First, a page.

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This is very interesting. My PM2 was stolen but I have a new one on the way. IS has been crap for me on that camera but I will definitely try what you said. would have have an effect when I turn the camera portrait mode?
 

Machi

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I must confess that I found informations in this thread very interesting but somewhat confusing.
From what I've read it sounds like IBIS in the E-PM2 is almost useless.
Because I wanted to know if it has any meaning to turn ON IBIS sometime or it's better to turn it OFF forever, I've done some tests with
the native 40-150mm 4-5.6 lens and two older lenses - Canon 50 1.4 FD and Konica 80-200 (at 200 mm).
My experiments support conclusion (many times here mentioned) that IBIS in the E-PM2 somewhat degrade sharpness so
it's not good to turn it ON when light conditions are favorable.
But when conditions are bad and only choice is go to high ISO or to slow shutter speed (hand held) then situation
is clearly different. There is sweet spot where IBIS is very useful and it significantly increases chance that image would be without
very prominent blur (double blur and similar kinds of blur).
I suppose that it depends how one has steady grip but generally I've found that in case of my hand held shots (but sitting on the chair)
sweet spot begins at shutter speed = focal length/~4 and ends around sh. speed = focal length/~12 (20 in case of Konica at 200 mm).
This worked for all tested lenses.
For the sake of completeness I've tried to found if antishake has some role in case of IBIS but I found nothing in this test.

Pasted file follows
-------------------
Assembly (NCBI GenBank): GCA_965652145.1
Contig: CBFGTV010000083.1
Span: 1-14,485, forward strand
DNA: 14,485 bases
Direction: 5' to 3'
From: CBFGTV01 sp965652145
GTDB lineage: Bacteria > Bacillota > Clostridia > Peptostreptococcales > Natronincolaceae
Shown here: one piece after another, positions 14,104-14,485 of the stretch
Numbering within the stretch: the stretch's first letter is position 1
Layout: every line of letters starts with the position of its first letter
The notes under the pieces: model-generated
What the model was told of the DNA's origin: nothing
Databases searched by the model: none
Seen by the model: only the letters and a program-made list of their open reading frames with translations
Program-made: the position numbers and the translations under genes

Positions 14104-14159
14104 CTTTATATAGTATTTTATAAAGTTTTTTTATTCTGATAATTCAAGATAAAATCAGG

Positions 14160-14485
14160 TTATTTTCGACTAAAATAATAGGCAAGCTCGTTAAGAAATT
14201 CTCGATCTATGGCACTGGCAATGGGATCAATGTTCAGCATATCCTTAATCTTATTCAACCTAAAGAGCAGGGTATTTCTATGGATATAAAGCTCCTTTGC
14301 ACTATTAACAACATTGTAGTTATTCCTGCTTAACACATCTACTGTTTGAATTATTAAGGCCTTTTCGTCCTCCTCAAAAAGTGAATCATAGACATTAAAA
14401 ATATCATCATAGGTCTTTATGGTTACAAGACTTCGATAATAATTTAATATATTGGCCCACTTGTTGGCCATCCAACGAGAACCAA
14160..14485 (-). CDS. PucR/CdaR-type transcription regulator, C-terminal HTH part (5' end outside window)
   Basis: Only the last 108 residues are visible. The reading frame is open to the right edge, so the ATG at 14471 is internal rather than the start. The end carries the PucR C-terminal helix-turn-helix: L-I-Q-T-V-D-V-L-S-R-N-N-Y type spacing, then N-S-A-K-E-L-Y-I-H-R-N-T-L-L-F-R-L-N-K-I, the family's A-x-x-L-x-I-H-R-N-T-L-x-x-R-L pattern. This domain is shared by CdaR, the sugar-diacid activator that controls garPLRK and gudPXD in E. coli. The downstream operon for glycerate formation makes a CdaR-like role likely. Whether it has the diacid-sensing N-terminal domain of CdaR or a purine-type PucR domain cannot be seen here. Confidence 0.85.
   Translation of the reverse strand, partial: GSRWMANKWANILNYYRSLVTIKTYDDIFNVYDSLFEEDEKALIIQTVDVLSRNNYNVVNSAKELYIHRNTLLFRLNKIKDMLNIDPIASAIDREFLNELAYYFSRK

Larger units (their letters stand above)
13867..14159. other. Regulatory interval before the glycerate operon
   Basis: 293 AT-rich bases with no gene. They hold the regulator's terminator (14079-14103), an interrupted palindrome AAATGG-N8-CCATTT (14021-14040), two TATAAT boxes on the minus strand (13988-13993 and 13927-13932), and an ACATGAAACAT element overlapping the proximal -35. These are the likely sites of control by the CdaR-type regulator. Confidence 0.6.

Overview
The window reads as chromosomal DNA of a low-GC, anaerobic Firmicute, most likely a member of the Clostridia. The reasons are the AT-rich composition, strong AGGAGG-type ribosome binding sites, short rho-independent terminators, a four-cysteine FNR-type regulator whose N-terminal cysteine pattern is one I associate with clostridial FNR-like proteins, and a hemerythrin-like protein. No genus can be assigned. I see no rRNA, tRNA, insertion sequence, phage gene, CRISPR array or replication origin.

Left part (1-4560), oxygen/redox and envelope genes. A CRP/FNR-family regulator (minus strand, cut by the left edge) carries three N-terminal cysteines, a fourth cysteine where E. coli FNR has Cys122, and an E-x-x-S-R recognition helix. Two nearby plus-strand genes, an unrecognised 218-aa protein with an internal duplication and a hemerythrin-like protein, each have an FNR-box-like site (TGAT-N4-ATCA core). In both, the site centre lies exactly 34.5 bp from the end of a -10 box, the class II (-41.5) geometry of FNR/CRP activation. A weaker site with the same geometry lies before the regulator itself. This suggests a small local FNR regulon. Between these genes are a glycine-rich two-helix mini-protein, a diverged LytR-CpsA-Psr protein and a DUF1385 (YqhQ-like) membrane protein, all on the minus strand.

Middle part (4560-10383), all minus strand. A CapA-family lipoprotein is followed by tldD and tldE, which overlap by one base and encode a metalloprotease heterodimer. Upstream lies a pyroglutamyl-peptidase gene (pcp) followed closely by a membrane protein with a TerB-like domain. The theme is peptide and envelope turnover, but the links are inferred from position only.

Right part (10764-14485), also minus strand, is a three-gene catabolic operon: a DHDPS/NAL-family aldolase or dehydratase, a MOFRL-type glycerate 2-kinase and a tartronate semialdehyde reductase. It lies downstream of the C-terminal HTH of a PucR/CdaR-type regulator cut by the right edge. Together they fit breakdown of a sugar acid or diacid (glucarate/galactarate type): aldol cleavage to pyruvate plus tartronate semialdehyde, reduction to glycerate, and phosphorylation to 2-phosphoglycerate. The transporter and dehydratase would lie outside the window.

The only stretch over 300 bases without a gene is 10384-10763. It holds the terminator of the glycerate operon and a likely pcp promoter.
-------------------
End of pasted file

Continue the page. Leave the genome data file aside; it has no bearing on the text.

Here is example for 40-150mm 4-5.6 lens with multiple settings:
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Practical test of the IBIS in the field with Canon 50mm at 1/8s. I think that IBIS worked pretty well.
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Machi

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It's always about statistics. With slower shutter speed there is higher chance that image will be blurred so more shots must be done to ensure that at least one of them will be sharp enough.
Based on my tests I've found that with Canon 50/1.4 at 1/8s I have ~60% probability of successful shot with IBIS ON (this of course depends also on actual conditions during shooting).
Without IBIS it's less than 20%.
But there is one catch. As you can see from my test images, there is no ultrasharp image with IBIS and with slower shutter speed there is more and more blur. Luckily this blur is kind of better blur for postprocessing as it's probably similar to Gaussian blur and is also much more pleasing to look at.
In case of shooting at slow shutter speed without IBIS there is very often double blur which is very nasty kind of blur.​

This is part of the garden image at full resolution.
It's clearly blurred but when it's reduced in size (as was the case of the version in my previous post) blur is unnoticeable.